The European Commission recommended Romania, starting March 1, to conduct 100 sampling operations aimed at finding horse DNA in the food that is labeled as containing beef, the National Sanitary Veterinary and Food Safety Authority (ANSVSA) announced. The types of food products that will be sampled are mincemeat, processed meat, meat products and composite products that contain beef, boiled or smoked, meat products cooked with mincemeat from local output or imported. The samples will be taken from products sold by butcher’s shops, restaurants, canteens, catering units, pastry shops, fast-food restaurants, supermarkets, hypermarkets etc. The expenses with the sampling operation within the coordinated control programme will be 75 pc sustained by the European Union, with a maximum of 300 EUR/test, ANSVSA explains.The Minister of Agriculture and Rural Development, Daniel Constantin called yesterday, at the Victoria Palace, a meeting of all institutions with attributions in managing the crisis generated by the mislabeling of beef, in view of intensifying the preventive actions. Romanian authorities did not receive all the data from Greek officials regarding the mislabeled horsemeat products from Romania, so they could not progress with their investigation, minister Constantin said, adding that he does not think the fraud was made in Romania. During the meeting, the minister of Agriculture demanded embassies to promptly react to such cases, saying that – for example – he learned about the situation in Greece from TV.Horse DNA has been found in two more meat products in Greece, authorities said on Friday, ekathimerini.com informs. The Hellenic Food Authority (EFET) said that the horse meat had been found in a salami sold under the brand name “Destan” and kebab meat called “Armeniko”. EFET said it had carried out 33 tests by Friday and had found four products containing horse meat. Earlier in the week, EFET found DNA in two frozen meat products imported from Romania. Those products have been seized.Also, four beef products sold in UK by Bird’s Eye, Taco Bell and catering supplier Brakes have been found to contain horse DNA, the Food Standards Agency says, according to BBC. This is the third wave of test results received by the FSA, which has now received a total of 5,430 test results. Meanwhile, new tests conducted on beef retail products revealed no new cases of horsemeat adulteration, the British Retail Consortium (BRC) has said. The affected products are Birds Eye’s Traditional Spaghetti Bolognese and Beef Lasagne – which the company took off shelves last week as a precaution; Brakes’ Spicy Beef Skewer; Taco Bell’s Ground Beef. Taco Bell has three outlets in Britain and says all its affected stock has been removed. The products had come from a supplier in Europe, the company said. Moreover, Austria is going to have to temporarily halt the shipment of meat products to Russia and inspect the enterprises that produce them, head of the Federal Veterinary and Phytosanitary Oversight Service (Rosselkhoznadzor) Sergei Dankvert thinks, kyivpost.com informs. “In any event, the colleague from Austria understands what the level of his responsibility will be if we find horsemeat in sausages a second time,” Dankvert said.Horsemeat was also found in small quantities of lasagna sold by a retail chain in Bulgaria. But no traces of horsemeat have been discovered in the meat products sold by Bulgaria’s sole IKEA store in the capital Sofia, according to local food safety authorities, novinite.com informs. Bulgaria’s Food Safety Agency had sent samples for DNA testing in a German laboratory. The results came back negative for equine DNA.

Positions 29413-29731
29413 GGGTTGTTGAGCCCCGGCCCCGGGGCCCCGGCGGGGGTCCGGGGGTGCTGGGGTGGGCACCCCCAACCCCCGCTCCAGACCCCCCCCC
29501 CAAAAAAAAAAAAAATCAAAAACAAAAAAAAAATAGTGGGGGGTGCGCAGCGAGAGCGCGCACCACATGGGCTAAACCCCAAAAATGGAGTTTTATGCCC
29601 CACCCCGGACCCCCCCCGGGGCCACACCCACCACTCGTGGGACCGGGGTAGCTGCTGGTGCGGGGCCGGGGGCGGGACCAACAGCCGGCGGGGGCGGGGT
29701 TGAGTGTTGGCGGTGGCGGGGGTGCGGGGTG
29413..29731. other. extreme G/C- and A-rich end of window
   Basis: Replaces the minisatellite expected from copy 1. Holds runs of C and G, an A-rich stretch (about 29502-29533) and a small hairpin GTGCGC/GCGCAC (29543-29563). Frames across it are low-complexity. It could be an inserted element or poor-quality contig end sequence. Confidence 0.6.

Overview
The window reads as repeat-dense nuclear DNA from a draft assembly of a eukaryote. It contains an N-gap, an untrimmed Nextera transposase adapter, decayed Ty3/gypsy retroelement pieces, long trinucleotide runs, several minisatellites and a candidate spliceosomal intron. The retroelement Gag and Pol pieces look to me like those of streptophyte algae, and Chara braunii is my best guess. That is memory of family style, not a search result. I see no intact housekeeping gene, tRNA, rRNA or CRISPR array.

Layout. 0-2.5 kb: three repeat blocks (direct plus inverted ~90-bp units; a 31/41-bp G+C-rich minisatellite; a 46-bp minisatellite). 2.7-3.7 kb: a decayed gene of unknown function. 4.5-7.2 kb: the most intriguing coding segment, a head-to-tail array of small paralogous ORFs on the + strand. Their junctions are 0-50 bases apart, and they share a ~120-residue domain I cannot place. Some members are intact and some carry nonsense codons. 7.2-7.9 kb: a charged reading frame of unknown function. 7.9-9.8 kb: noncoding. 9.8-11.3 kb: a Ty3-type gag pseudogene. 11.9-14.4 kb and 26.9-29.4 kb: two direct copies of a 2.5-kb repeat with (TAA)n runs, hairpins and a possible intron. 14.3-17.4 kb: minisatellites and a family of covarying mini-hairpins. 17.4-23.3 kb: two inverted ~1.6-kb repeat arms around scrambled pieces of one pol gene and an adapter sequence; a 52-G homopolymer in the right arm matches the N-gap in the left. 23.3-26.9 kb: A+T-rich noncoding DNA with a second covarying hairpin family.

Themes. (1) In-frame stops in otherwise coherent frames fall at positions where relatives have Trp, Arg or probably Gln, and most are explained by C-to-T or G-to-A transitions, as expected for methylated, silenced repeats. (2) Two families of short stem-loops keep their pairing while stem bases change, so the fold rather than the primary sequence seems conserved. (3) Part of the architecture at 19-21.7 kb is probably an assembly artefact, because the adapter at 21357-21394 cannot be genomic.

No meat in Icelandic beef pies
The Food and Veterinary Authority of Iceland investigated meatballs from a natural food company in order to make sure there was no horse meat as has been found in meat from a number of European companies. Gaedakokkar is a high end natural food company in western Iceland. It was found that their meat balls that were listed as having 30 pc beef had no beef at all, according to Wall Street Journal. There were not even traces of any animal protein in the meat balls according to MAST official Hjalti Andrason. Andrason said that they expect that the filling is some type of vegetable protein but this is not yet confirmed. This discovery has been a severe blow to the business which employs ten people and has been in business since 1999.